The challenging journey of the girl with both hands amputated becoming a professional dancer leaves the online community in awe-010
Despite being born without arms, seven-year-old Sophi Green has a deep passion for dancing that knows no bounds. This remarkable young girl defies limitations by showcasing an incredible range of activities she can accomplish using her feet. From confidently using utensils like a knife and fork or even chopsticks to writing and even riding a bike, Sophi’s determination and adaptability are truly inspiring. Adopted from China at the tender age of two, Sophi now resides in Herriman, Utah, with her loving adoptive parents, Christianne and Jeremy. Their unwavering support and nurturing environment have played a crucial role in empowering Sophi to embrace her unique abilities and live life to the fullest.
Sophi Green, pictured, was born in China without any arms, while her elder sister Lexi, was born without any sight and adopted in the US. Despite her obvious disability, Sophi is capable of using chopsticks, and is able to use a pen and write .
The seven-year-old who is dancing to music played by her 15-year-old brother Conor, risks injury when walking if she falls over
Despite being born without arms, Sophi is able to use chopsticks and can use a fork with her incredibly dexterous toes
The couple was quick to realize just how much she was able to do without arms.
Christianne said: ‘I remember when we had just adopted her and we got Sophi her first ice cream cone.
‘I was ready to feed it to her and I held it out and she just snatched it up with her little foot and started eating it all by herself.’We were just completely amazed and knew from that point that she could just do anything.’
Watch the inspiring seven-year-old who uses her feet as hands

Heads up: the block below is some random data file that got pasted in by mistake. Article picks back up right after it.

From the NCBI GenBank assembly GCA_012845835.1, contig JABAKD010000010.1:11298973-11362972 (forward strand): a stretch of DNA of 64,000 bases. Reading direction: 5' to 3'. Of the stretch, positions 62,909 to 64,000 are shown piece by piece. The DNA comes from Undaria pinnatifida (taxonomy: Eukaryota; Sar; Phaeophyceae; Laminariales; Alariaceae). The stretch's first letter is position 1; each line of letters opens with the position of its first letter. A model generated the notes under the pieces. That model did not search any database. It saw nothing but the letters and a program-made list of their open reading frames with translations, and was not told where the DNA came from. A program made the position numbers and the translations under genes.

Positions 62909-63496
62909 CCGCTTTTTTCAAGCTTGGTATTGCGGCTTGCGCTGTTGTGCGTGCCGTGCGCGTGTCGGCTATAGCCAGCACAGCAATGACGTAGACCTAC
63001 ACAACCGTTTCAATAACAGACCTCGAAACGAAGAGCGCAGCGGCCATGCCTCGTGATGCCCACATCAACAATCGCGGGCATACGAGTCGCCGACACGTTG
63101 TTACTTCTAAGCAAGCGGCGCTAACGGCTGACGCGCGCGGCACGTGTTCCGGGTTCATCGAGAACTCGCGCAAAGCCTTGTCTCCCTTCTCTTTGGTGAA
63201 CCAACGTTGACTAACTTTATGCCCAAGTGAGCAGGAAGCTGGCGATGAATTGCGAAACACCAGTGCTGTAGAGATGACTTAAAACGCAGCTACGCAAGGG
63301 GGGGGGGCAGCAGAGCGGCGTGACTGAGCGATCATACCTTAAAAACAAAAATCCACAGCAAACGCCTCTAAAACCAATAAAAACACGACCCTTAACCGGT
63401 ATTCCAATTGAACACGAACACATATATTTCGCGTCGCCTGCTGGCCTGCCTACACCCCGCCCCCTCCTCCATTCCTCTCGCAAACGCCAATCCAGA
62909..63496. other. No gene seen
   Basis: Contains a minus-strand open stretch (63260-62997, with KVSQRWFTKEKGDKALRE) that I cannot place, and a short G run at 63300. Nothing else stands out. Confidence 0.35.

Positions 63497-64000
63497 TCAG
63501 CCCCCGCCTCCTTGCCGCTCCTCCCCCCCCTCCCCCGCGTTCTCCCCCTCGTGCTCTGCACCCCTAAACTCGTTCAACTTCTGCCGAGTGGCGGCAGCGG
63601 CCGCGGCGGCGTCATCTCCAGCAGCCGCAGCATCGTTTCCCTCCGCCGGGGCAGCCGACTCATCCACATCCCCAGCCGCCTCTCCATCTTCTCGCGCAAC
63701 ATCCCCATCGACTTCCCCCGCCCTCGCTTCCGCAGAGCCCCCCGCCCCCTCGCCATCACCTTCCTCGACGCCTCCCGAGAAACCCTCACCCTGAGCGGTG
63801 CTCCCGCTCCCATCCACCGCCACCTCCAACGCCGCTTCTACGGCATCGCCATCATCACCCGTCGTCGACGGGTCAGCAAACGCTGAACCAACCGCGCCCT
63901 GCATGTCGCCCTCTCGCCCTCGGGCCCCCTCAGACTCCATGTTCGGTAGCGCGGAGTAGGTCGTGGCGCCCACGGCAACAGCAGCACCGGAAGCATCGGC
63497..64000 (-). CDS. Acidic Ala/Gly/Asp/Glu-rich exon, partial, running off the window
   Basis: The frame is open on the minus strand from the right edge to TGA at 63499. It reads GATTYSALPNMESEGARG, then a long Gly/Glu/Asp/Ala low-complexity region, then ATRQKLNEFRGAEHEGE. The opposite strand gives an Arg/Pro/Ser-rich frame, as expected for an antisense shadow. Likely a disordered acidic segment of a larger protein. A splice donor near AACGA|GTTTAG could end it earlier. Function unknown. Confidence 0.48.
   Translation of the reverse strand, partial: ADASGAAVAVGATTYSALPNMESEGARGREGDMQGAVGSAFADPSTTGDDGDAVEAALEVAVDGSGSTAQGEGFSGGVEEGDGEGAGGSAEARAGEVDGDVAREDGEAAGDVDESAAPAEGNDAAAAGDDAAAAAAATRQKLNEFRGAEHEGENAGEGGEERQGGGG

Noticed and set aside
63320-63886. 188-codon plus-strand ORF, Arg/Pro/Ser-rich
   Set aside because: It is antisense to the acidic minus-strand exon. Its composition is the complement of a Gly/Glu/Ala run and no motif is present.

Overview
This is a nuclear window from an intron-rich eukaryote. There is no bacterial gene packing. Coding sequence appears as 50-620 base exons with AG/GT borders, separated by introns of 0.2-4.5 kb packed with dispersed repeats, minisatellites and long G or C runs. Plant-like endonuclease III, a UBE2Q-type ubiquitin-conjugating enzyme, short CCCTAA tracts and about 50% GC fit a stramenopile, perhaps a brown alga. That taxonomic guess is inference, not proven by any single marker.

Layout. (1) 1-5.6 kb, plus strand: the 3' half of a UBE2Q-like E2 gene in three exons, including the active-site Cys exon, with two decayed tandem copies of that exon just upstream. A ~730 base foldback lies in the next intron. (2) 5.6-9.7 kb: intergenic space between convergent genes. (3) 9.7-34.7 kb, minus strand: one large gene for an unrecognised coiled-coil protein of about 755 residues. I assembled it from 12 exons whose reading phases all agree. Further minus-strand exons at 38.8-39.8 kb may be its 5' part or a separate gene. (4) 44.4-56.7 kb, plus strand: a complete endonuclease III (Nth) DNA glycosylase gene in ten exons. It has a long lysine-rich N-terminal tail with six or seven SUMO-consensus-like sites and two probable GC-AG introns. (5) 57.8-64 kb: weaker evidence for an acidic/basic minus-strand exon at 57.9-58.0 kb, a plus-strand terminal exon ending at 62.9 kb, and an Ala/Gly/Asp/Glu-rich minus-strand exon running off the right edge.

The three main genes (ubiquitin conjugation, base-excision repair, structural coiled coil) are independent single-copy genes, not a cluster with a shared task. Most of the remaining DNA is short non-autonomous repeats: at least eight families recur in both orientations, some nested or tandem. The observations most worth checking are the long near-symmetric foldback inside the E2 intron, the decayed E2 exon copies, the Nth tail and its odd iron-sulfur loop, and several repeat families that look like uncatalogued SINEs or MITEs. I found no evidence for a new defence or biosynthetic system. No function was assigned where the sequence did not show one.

The couple was in the process of adopting Sophi’s older sister Lexie, now 11, when they first saw Sophi.Adopting two children from China simultaneously wasn’t generally allowed at the time – but because both daughters had disabilities the Green’s request was granted.Christianne said: ‘Sophi had these beautiful big eyes and we actually noticed these before even thinking about the fact she didn’t have arms.
‘We just knew that she needed a family.’
As a result, Lexie, who is blind, and Sophi have a special bond: Christianne said: ‘They are so cute together. Lexie acts as the arms and Sophi acts as the eyes.’ Sophi, center, was adopted, along with her blind sister Lexi and five other children by American couple Christianne and Jeremy Green Sophi has a specially modified tricycle which she is able to steer with her feet to enable her to get around more quickly Sophi’s family were stunned when she was able to grab an icecream cone with her feet shortly after she arrived to her home in the US
Sophi said: ‘Lexie is like my best, best friend because we got adopted on the same day and I think that’s really cool. I feel really happy because I now have brothers and sisters.’
Christianne and Jeremy, who have adopted seven children with disabilities, are passionate about the benefits of adoption.Jeremy said: ‘These are children that have a bleak future growing up in an orphanage with special needs particularly and in a place that might not be as accommodating to special needs as the United States is.
‘So they have an obvious need but what we’ve found, as we have gone through the process multiple times, is just how amazingly they bless our family when they come here.’
The family made adjustments to accommodate Sophi’s disability, changing all the door knobs in their home to handles so that Sophi can open the doors with her chin and buying a special customized bike.However, the youngster is able to use her feet for a huge amount of daily tasks such as washing, brushing her teeth and writing.Jeremy said: ‘Sophi is really quite amazing at how well she has adapted. People will often ask ‘how did you teach her to do this or that with her feet?’ The answer is we didn’t teach her.